hal tweets ·11:28 AM

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Lifecasting update, 1st Weekend and 1st White Supremacist :comments

Posted by Hal
Tags: production, Video sharing, Voyeurism

Planned events for the rest of today: 3pm – an exciting phone dialogue with my older brother who lives in “the city above Toronto.” 4pm – cooking with Hal. 9pm – scrabble with Hal’s wife, W.  

Okay all seven cameras are up and running! You can watch me live right now or anytime you feel like from the Peep crypt (aka my basement), as well as the kitchen and the living room. If you really want you can watch me go to the bathroom. (I know, how puerile and immature. But it got director Sally excited, didn’t it…) Quality use of the emoticon right there, I have to say.

So it all went live Friday night. It was supposed to go live Friday morning, but it took way longer than anyone expected to get everything set up.

The weekend was pretty weird. I couldn’t really spend that much time on the cameras, as obviously the whole family was about. I am able to turn off the cameras as needed, but every time I turned them off I felt strangely guilty. After all, I’m supposed to be lifecasting 24 hours a day. Of course that’s not entirely feasible. W. will only appear on camera wearing a hat pulled halfway down her head, and three year old E won’t be appearing on camera for more than few seconds. However I did manage to sleep on camera, take a few pisses, do some cooking Sunday morning, and talk to some people in the various chat rooms connected to the cameras.

So far I’ve connected with a white supremacist who called me a Zionist pig (where did that come from?), a 17 year old from Scotland (who called me boring), a Japanese gamer (who I made a mod on my channel so he could help give time-outs to those who say evil), and a fellow from Halifax who listened to me play guitar and requested a Tom Waits song. I’ve also heard from various people whom I actually know or am cyber-attached to, ranging from my neighbor (who watched my nap) to a few Facebook friends I’ve never met. Plus a few people I never would have imagined would come online to watch me.

Initial reactions: *Stress – director Sally and producer Jeanette want me on camera all the time. I feel the pressure to perform and entertain. It’s more stressful than I thought it would be. *Self consciousness – I am talking to myself a lot, or rather, I am talking to my invisible audience a lot. I catch myself talking to myself and it sounds kinda crazy. Which it is. *Showmanship — I’ve occasionally found myself liking the idea of having an audience and I’ve been playing to the camera a bit during those moments. *Obsession — I break off what I’m doing constantly to check and see if anyone wants to chat with me.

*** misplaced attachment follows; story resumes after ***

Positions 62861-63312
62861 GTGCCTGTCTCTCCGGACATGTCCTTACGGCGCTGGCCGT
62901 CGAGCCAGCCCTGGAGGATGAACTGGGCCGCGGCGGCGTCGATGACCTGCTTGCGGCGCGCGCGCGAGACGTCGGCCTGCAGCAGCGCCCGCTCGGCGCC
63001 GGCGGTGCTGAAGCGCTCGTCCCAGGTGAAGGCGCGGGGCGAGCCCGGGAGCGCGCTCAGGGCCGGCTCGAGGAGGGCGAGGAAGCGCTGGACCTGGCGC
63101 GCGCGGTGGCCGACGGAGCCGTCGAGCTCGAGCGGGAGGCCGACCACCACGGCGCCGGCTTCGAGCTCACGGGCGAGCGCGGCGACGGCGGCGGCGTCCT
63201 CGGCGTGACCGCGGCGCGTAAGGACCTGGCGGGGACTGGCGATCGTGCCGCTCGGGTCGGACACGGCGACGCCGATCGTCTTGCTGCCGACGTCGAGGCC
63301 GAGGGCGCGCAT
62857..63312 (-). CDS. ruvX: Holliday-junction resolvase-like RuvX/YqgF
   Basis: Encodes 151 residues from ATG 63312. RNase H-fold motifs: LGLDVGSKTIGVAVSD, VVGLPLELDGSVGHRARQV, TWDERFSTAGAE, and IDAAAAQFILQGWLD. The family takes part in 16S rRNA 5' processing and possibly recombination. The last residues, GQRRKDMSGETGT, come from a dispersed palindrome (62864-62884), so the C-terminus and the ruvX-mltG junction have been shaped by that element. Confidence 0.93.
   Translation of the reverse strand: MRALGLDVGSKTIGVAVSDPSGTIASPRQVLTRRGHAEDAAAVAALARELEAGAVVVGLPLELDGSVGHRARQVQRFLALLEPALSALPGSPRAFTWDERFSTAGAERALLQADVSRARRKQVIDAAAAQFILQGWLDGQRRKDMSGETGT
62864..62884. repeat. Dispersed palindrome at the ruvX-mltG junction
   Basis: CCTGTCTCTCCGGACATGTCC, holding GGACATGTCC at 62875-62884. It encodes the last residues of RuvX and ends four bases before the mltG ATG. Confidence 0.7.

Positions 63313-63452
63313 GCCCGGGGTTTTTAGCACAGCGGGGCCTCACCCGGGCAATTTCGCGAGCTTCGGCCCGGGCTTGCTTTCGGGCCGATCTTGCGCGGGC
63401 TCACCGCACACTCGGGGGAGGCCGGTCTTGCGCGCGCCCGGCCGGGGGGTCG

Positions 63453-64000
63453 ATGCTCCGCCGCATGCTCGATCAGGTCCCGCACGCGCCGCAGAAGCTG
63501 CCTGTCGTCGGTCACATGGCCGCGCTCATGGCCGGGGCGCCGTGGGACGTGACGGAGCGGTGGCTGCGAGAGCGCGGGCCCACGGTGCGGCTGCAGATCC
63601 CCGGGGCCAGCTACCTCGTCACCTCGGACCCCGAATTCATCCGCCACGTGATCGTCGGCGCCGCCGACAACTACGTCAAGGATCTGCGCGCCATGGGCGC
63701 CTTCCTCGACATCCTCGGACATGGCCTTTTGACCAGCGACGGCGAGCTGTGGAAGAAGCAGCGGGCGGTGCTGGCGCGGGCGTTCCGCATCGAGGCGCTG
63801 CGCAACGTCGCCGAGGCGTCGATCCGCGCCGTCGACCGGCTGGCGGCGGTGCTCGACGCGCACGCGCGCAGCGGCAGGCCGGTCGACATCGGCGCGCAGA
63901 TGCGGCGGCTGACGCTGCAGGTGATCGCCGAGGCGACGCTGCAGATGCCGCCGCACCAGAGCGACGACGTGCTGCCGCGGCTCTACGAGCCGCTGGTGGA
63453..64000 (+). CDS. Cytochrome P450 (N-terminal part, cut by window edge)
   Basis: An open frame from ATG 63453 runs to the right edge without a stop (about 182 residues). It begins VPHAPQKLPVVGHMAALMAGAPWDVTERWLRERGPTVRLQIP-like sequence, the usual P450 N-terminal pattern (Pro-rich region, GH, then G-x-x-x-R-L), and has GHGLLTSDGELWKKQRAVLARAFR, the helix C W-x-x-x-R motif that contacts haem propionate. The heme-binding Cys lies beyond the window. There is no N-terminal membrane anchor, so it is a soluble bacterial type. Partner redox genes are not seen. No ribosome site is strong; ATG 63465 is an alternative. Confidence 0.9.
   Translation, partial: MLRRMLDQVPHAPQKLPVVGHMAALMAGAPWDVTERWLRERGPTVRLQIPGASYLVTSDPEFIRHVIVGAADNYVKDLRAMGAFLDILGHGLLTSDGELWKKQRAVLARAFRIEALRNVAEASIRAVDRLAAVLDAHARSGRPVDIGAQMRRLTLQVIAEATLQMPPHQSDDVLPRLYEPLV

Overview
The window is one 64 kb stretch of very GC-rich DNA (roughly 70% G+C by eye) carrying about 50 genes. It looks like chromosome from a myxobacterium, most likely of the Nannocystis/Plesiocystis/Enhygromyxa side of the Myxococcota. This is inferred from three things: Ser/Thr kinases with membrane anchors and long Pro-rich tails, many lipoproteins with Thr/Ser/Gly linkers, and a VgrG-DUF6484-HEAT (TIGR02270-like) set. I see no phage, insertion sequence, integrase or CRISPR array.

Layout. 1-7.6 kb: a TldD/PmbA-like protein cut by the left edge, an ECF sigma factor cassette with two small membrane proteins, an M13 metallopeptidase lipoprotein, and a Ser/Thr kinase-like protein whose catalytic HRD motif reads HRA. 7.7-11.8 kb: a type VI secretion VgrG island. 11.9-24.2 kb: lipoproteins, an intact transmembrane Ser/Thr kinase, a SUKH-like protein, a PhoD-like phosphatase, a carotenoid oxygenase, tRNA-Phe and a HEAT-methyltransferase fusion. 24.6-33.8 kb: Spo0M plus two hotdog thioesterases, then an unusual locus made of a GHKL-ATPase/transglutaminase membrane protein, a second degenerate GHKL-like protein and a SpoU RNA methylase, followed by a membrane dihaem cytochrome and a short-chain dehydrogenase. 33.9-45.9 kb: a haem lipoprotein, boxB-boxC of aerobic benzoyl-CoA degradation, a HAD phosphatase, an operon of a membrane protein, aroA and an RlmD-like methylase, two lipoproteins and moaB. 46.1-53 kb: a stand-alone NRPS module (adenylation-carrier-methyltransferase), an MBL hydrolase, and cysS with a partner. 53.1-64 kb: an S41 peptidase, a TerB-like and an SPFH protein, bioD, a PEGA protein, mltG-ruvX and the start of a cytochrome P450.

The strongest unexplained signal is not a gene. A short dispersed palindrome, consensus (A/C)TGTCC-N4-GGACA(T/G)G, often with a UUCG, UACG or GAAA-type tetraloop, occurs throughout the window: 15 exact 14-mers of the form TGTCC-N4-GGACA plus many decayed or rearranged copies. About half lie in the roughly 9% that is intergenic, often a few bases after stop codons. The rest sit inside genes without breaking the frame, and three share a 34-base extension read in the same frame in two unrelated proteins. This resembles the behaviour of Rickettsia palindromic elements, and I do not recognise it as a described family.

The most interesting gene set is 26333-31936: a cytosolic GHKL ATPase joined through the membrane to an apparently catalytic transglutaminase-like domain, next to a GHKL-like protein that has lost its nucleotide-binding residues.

So the lifecast continues to develop. Stay tuned.

 

 

 

 

Comments: -8-, Add yours…

It sounds funny to think people want to watch you pee, but just think of how many of them are masturbating at the same time.

I haven’t been watching you at all. The little I’ve seen of “lifecasting” tells me it’s less entertaining than watching paint dry.

Good luck with it going better.

By Nancymarie on 2009 07 20

I am on page 253 of your book, “The Peep Diaries”. Out of respect for your work - and I do respect your work - I wanted to offer you a humble, but perhaps not humbly written opinion.

Your book is very moralizing and very reactionary, so much so that in the end what I enjoy most is the catalogue of narratives of “Peep-gone-wrong”, without agreeing with your obvious disdain for Peep. I am not a huge fan of Peep, overshare or any of the “newly emerging socialities”, but I certainly do not see these things as a THREAT in the way you do.

Which brings me to this: I am shocked by the way in which you continually deploy the trope of “lost community”. I didn’t think it was possible to take such cultural nostalgia seriously anymore. I do believe that the hegemony of Progress has done great damage to the social fabric and daily life, but your use of the figure of community is pure rhetorical pathos. For example, it sounds ridiculous to a gay person (like me) to speak of speak of the old community as a victim rather than a terror. Call me a “special interest”, but the old community blows. I am much more interested in building a totally new community beyond the superficiality of Peep, yet also beyond the horrific gaze of pre-industrial community.

Thanks for your book Hal.

By Mike Honie on 2009 07 20

Okay, so I found the blog link at the very bottom of the page… finally. I wish people would put the most important part front and centre on a page.

For the July 20/09 blog: You connected with a white supermicist that called you a zionist pig, and a 17 year old who called you boring. And this surprises you? (I know kinda harsh, I’ll try to be nicer.)

People are rude and evil, you haven’t discovered this yet?

I wouldn’t do what your doing precisely because you would get people like that. And who needs it? I talk to people all the time who are living in their own world, hung up on their own dysfunctions, which you don’t know about until you run right smack into those dysfunctions. I’ve come across people who for example, believe Elvis Presley is still alive, and believe for sure, we never really made it to the moon. People who swear by some “fact” that they have no way of proving.